Capabilities of AbstractAlgebra

This page is intended to give the reader an idea of the capabilities of the AbstractAlgebra package. This will be done in two ways. First, below is a brief listing of some these capabilities. Second, you can view a web page that is a conversion of a Mathematica notebook that illustrates many of these.

Note that this is only a partial description. You may wish to view the listing of functions for additional details or consult the documentation for the package for complete details.
• Built-in groups with which one can work
• Cyclic group represented as integers under addition mod n: Zn
• Cyclic group represented as roots of unity
• Cyclic group represented generically as powers of g
• Gaussian integers mod n: Zn[i]
• the group of units in the ring Zn (under multiplicatin mod n), denoted Un
• twisted Zn where the elements are the same as in Zn-1 and the operation of a*b is obtained by reducing mod n the result a + b + a * b.
• Symmetric group Sn
• Alternating group An
• Dihedral group Dn
• various others
• Building new groups
• The direct product (sum) of any two groups can be formed
• Given any group and an element from that group, the subgroup generated by that element can be formed
• Given any group and any set of elements from that group, the subgroup generated by the elements can be formed
• Given any group and any subgroup, the quotient structure can be formed. The subgroup can be tested for normality, which determines if the quotient structure is a group or not.
• Given a set of elements and an operation on them, one can try to form the group generated from the elements
• One can form a group from just a table
• Functions that work with groups
• For any group, its elements and operation can be extracted and manipulated
• A colored Cayley table can be formed for any group
• A set of elements with an operation (a Groupoid in our parlance) can be tested (and visualized) individually for each of the group axioms or at once with the GroupQ function
• The pairing of inverses can be determined (and visualized) for any group (or Groupoid)
• One can work with left or right cosets of any set of elements in a group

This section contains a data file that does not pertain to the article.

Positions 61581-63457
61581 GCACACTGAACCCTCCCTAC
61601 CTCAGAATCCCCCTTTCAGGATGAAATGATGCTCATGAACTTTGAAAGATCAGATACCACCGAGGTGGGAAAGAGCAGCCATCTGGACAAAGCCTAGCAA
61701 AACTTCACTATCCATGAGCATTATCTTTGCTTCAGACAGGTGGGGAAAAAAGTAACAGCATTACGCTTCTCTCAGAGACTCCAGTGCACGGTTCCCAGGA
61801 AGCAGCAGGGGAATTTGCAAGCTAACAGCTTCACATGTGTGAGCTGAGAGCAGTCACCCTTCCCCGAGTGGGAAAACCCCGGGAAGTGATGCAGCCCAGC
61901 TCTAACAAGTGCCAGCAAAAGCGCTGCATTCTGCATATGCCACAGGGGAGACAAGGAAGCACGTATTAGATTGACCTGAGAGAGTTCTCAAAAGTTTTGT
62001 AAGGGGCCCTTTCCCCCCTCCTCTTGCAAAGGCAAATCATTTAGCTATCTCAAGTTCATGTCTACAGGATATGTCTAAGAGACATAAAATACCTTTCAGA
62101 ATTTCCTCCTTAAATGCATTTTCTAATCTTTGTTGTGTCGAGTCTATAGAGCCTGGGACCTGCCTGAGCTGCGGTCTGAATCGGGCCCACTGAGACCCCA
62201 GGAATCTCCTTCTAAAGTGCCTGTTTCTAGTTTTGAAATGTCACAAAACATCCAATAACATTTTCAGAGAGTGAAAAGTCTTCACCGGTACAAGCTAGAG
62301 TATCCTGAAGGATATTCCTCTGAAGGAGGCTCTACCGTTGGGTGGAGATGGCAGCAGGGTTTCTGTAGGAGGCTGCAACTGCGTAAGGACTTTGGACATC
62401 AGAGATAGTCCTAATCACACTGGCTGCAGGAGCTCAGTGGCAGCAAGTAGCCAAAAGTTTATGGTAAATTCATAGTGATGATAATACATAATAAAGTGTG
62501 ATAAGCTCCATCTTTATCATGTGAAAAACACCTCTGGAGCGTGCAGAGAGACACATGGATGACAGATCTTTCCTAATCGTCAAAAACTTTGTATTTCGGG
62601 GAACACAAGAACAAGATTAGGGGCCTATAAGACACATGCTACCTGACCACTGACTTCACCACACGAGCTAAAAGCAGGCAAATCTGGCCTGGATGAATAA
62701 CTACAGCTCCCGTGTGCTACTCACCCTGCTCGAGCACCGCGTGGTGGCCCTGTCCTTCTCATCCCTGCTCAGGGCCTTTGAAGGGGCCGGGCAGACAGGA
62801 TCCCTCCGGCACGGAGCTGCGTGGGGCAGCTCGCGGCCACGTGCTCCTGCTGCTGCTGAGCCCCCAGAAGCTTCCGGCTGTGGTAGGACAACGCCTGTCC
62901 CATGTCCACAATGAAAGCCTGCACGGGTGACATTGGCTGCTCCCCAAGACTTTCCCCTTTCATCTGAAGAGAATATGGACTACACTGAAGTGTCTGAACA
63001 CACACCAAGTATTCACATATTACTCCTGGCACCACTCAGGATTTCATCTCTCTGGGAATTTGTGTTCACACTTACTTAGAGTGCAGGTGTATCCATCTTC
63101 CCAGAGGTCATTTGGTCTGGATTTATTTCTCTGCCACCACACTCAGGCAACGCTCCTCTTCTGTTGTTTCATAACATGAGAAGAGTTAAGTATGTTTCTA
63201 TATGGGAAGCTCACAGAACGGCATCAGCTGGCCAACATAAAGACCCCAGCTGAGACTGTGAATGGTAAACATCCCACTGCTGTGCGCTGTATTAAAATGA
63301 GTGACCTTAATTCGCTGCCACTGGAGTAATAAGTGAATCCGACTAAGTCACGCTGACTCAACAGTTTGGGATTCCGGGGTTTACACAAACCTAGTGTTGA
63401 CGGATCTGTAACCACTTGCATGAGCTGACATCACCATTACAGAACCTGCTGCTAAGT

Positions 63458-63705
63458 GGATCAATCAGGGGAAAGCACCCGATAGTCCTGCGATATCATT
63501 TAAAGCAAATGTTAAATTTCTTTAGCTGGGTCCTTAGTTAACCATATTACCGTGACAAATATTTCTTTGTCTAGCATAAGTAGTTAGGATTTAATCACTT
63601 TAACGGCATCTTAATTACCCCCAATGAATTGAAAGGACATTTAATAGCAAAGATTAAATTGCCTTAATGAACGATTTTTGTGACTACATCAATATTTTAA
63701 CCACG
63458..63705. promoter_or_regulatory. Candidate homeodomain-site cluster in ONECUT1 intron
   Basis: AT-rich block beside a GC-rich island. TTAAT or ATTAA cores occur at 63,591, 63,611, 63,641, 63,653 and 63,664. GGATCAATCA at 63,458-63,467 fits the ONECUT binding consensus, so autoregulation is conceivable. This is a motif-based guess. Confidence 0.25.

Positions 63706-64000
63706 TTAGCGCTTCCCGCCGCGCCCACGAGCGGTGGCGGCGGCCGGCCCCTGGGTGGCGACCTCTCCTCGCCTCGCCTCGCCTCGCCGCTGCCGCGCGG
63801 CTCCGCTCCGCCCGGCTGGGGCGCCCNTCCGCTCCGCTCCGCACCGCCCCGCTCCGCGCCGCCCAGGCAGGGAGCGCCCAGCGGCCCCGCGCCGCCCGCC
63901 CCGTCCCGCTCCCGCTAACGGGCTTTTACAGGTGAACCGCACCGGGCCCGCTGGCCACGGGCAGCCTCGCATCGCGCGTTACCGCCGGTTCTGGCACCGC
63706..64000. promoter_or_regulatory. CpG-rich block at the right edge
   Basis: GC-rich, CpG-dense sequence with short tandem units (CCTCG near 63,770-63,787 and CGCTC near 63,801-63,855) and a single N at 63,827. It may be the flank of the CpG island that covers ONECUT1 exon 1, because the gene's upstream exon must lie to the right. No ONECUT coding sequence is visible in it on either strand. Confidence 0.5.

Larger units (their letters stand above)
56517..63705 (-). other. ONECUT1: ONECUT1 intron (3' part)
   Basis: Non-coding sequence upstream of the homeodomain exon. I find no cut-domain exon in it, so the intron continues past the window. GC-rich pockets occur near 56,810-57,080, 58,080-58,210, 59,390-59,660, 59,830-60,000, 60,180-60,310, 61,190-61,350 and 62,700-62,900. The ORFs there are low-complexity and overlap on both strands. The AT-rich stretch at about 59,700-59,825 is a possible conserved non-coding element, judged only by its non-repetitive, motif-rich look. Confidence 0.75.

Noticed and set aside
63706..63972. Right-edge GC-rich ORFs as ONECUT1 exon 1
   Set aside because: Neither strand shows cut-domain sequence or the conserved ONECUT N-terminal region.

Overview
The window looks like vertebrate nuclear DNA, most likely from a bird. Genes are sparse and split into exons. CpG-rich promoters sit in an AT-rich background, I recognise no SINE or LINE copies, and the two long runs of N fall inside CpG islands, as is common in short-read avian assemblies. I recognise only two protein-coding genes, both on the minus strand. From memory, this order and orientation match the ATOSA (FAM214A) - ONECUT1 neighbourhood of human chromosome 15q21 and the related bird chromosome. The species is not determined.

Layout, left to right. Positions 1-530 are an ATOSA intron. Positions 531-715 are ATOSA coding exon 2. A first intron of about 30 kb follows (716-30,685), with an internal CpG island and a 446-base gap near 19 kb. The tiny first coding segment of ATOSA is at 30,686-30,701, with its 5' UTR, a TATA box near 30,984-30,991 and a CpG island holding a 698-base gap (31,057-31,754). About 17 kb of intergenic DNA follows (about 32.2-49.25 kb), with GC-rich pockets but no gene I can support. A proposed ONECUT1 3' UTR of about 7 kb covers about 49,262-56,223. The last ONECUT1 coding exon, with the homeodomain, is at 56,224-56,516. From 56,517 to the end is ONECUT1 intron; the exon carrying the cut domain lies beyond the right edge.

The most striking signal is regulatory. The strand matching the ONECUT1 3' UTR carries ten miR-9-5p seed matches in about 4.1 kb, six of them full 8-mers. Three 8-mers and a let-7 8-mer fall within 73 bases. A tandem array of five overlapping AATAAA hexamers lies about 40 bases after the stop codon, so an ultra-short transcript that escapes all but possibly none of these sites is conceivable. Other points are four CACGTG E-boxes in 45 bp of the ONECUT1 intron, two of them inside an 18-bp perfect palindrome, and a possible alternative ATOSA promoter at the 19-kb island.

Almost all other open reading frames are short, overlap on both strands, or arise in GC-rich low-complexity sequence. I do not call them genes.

• Random elements from a group can be extracted
• The order of any group can be determined
• The order of any elements in a group can be determined.
• A group can be checked for commutativity
• One can determine the commutators of a group, its center, or its centralizers.
• A group can be checked for cyclicity
• The generators of a cyclic group can be determined
• Built-in rings with which one can work
• The integers under addition and multiplication mod n: Zn
• Given an integer n, if k is a divisor of n, then the multiples of k form a (sub)ring
• Gaussian integers mod n: Zn[i]
• LatticeRing[n] consists of the divisors of n with LCM/GCD for the addition and GCD for multiplication
• BooleanRing[n] consists of the subsets of {1, 2, ..., n} with the symmetric difference for the addition and intersection for the multiplication
• Building new rings
• The direct product (sum) of any two rings can be formed
• Given any ring and any subring, the quotient structure can be formed. The subring can be tested to see if it is an ideal, which determines if the quotient structure is a ring or not.
• One can form the set of all polynomials over a ring (the polynomial ring over R)
• One can form the ring of all m by n matrices over the ring R
• One can form the ring of all functions over the ring R
• Functions that work with rings
• For any ring, its elements, addition, and multiplication operations can be extracted and manipulated
• Colored Cayley tables can be formed for any ring
• A set of elements with two operations (a Ringoid in our parlance) can be tested (and visualized) individually for each of the ring axioms or at once with the RingQ function
• One can determine the zero or unity, if there is one; one can return all the units
• One can determine if an element is a zero divisor or list all zero divisors; similarly for idempotents and nilpotents
• The pairing of inverses (both additive and multiplicative) can be determined (and visualized) for any ring (or Ringoid)
• One can work with left or right cosets of any set of elements in a ring
• The additive and multiplicative groupoids can be extracted and then the above group operations can be performed on these
• The order of any ring can be determined
• The order of any elements in a romg can be determined.
• A ring can be checked to see if it is a field or an integral domain
• One can work with ideals
• There are many functions to work with polynomials over a ring R, as well as matrices over a ring R
• Random elements (or polynomials or matrices or functions) can be obtained for any ring R
• Built-in morphism with which one can work
• The map from Zm to Zn where elements are reduced mod n
• One can modify the above map by specifying the image of a generator in Zm
• There is the induced canonical map given a morphism g: G to H (and likewise the induced canonical isomorphism)
• Functions that work with morphims
• One can form a morphoid by specifying the domain, range, and the mapping (between groups or rings)
• Given any morphoid, one determine the domain, codomain, and the list of rules that govern the function
• One can form the composition of two morphoids
• One have a visualization of how the morphoid assigns elements
• One can test morphoids for surjectivity (onto), injectivity (1-1), bijectivity (onto and 1-1), and being a morphism
• One can view the kernel or image of a given morphoid
• One can work with a particular automorphism or the set of all over a given cyclic group; similarly, one can work with inner automorphisms